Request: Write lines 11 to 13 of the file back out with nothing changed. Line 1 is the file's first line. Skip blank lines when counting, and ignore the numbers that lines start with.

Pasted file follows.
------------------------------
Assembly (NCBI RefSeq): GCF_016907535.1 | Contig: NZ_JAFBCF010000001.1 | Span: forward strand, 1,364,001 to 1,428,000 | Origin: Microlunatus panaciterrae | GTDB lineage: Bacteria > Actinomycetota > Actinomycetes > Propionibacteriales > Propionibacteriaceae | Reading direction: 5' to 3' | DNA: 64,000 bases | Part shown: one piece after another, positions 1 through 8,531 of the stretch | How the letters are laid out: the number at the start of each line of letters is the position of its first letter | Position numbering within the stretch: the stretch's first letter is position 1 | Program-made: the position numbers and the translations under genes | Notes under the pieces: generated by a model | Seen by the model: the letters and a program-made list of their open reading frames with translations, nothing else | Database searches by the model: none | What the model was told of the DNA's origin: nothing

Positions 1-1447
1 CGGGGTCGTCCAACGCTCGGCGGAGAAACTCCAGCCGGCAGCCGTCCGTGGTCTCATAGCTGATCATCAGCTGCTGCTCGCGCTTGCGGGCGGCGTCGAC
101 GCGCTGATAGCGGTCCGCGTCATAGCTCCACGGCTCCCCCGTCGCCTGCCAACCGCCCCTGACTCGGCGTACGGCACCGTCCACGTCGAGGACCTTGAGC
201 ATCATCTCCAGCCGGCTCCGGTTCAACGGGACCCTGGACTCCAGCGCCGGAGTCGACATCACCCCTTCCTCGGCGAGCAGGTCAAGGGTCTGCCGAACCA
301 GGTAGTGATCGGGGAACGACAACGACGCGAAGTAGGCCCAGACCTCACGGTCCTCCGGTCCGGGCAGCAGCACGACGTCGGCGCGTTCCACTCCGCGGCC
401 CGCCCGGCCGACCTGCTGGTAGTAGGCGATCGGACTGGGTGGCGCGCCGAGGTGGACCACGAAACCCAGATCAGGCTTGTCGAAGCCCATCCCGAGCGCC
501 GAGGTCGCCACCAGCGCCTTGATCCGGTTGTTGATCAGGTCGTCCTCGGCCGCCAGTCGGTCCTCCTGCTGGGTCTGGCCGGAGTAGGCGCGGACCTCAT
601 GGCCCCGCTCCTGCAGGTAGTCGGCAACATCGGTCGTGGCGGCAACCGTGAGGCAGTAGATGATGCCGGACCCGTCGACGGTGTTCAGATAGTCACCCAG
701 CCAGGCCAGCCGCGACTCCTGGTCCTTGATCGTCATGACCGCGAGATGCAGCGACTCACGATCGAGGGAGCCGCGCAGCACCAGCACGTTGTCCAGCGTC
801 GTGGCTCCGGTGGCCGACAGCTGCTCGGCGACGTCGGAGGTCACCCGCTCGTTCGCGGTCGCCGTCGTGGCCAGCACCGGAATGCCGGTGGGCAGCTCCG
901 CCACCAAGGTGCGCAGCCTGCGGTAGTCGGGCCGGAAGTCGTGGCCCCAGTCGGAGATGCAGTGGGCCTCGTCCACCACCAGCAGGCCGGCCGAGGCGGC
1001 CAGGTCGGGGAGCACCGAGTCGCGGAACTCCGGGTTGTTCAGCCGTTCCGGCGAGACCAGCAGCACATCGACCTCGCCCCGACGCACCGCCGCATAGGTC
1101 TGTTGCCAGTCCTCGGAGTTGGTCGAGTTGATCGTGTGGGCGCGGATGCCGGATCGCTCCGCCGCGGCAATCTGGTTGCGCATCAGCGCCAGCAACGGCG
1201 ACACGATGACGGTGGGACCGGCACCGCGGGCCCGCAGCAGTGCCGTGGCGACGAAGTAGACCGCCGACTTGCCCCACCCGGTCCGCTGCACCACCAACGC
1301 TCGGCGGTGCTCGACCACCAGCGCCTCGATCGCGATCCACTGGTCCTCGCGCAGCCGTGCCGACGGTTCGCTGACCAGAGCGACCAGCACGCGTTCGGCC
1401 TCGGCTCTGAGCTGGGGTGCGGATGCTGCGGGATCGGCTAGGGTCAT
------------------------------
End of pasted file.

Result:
801 GTGGCTCCGGTGGCCGACAGCTGCTCGGCGACGTCGGAGGTCACCCGCTCGTTCGCGGTCGCCGTCGTGGCCAGCACCGGAATGCCGGTGGGCAGCTCCG
901 CCACCAAGGTGCGCAGCCTGCGGTAGTCGGGCCGGAAGTCGTGGCCCCAGTCGGAGATGCAGTGGGCCTCGTCCACCACCAGCAGGCCGGCCGAGGCGGC
1001 CAGGTCGGGGAGCACCGAGTCGCGGAACTCCGGGTTGTTCAGCCGTTCCGGCGAGACCAGCAGCACATCGACCTCGCCCCGACGCACCGCCGCATAGGTC